8) Don't worry about production values - looks, sounds good is not as important as you think
Because these are distractions truly, until you ship a couple of titles out on the web or any platform. There are tons of games which look ugly and still has a player base.

9) Don't spend more than 1 hours, trying to do anything yourself
Stuck? - above 1 hour - look up tutorials/existing solutions. You don't want to learn to build everything. If you do, time to think, do you really want to build games, or just understand how things works and become a specialist.

10) Make people play your game, early and often to get feedback, doesn't have to be complete
The best advice I got for this point is from this article by 2dBoy.

Personal notes - This is specific to only certain cultures. Most of your friends will not give you honest feedback to not hurt your feelings, especially if you are a little "pussy boy nice guy". Most people might leave your game in 10 seconds, if you were not standing behind their shoulders. So playtest it with kids, or people who you don't know etc. And don't be too nice when you ask them for it, because you will make it awkward for them to say no, or say negative things.

So a very valid place to find feedback is on the internet. Here is where things get tricky, its really good to be hated than being ignored. And most people on the internet have very low attention span, so the game that you put months of effort into is just another free game for them. And it is not their fault, it is your responsibility to catch their attention in the first 10 seconds and hold it.

And you will be ignored. A lot! Especially if you put the game to the wrong audience, which is what marketing is all about. So make sure you don't get disheartened because you barged on this facebook group just to promote your prototype and everybody didn't just play your game immediately and give feedback, stopping everything they are doing in their life.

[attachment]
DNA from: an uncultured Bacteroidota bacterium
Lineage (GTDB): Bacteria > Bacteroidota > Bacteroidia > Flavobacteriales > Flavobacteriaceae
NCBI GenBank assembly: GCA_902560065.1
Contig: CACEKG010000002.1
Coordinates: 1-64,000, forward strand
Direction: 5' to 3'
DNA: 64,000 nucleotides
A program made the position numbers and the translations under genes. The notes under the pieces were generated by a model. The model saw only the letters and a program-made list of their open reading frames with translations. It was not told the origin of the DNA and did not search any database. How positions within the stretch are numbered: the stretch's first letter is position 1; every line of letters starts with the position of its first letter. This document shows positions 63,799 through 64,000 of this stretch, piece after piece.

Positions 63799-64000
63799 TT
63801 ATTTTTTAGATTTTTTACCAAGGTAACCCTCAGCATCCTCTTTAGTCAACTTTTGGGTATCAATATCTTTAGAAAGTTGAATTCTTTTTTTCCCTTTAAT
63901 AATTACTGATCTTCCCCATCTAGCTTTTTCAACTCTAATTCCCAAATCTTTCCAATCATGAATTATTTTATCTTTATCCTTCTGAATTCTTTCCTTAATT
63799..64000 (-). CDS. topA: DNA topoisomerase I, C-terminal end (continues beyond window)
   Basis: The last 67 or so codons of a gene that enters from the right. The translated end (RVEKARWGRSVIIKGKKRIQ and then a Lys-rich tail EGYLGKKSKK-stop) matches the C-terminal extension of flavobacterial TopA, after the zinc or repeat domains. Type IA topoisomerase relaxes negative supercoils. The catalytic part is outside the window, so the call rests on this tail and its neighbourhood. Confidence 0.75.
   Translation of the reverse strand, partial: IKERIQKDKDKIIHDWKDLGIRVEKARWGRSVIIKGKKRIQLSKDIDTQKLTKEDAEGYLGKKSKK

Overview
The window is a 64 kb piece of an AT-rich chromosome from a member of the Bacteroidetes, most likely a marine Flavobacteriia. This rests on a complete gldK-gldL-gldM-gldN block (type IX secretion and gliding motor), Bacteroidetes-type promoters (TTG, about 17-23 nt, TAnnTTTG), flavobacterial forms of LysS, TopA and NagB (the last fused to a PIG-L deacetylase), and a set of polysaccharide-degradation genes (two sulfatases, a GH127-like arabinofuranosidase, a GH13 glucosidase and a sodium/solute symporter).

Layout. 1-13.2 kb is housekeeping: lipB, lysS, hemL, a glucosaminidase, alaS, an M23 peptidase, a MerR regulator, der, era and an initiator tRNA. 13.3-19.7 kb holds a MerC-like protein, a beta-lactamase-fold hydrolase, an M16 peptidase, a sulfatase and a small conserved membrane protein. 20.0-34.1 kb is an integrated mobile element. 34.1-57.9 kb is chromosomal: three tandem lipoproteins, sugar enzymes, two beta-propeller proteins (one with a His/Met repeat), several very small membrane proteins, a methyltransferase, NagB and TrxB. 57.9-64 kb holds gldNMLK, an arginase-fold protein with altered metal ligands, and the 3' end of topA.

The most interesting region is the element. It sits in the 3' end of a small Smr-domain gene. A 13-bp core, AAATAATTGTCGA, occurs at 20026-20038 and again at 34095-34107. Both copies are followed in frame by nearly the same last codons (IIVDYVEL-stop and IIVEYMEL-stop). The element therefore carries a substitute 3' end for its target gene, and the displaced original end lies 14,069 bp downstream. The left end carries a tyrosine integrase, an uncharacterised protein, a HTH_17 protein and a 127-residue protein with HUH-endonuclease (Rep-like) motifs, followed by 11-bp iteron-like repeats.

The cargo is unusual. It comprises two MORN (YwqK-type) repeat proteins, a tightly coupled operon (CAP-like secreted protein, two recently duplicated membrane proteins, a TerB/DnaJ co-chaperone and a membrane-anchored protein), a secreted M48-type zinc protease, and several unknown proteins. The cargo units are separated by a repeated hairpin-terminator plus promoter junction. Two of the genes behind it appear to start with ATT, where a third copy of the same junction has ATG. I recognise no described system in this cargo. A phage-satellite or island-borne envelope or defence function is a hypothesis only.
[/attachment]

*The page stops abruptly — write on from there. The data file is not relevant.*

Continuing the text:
Happy game making :)

Game development live blogging - Part 2

Alright yesterday I left a body-less snake alone in Part 1.

Today I am going to make it attach with its body, and have you test-drive the snake in the editor, even in "Edit mode"... Fancy! I know, that's one of the strength's of Unity3d's editors.

Recap : So far, in the editor, edit mode, I am able to drag the snake's head GameObject, and snap it to the grid. Now its time to link them together.

Usually in the past, I always hold them all in a single array like data structure and keep updating their position using code, by shifting their position data from head to body 1, and body 1 to body 2 and so on. This time I am going to try a new approach. Let's do it the Unity3d's way.

First I am going to declare a new variable called "nextPart" of type SnakePart. I realised, each part's responsibility is only to pass its old position to the next body part. This will be a chain effect and the entire snake will move. Also we never use the body part's position in any snake game, except for to check collision between head and all of its body parts every time the head moves.

Added this line to SnakePart.cs script
public SnakePart nextPart;

Now the editor inspector looks like this

Now drag and drop, body1 to the next part. Do the same thing with body2 and drag and drop that GameObject onto body1's SnakePart script. Now the link is formed. For the sake of aesthetics, lets make more body links, by copy pasting the existing body parts. Highlight "body2"on the hierarchy window and pressed Cmd + D until I see body3, 4 and 5.

Now to drag them all as a snake, I need to pass the previousX and Y position to the nextPart of each SnakePart until nextPart is null. Also I am going to remove the code in Start() method, as I assume the snake body locations will be setup correctly in the beginning due the snapping feature.

So I introduce a new public method called SetSnakePosition(), and use it to set the position.
public void SetSnakePosition(int x, int y)
if (x != this.X || y != this.Y)
if (nextPart != null) nextPart.SetSnakePosition(this.X, this.Y);
this.X = x;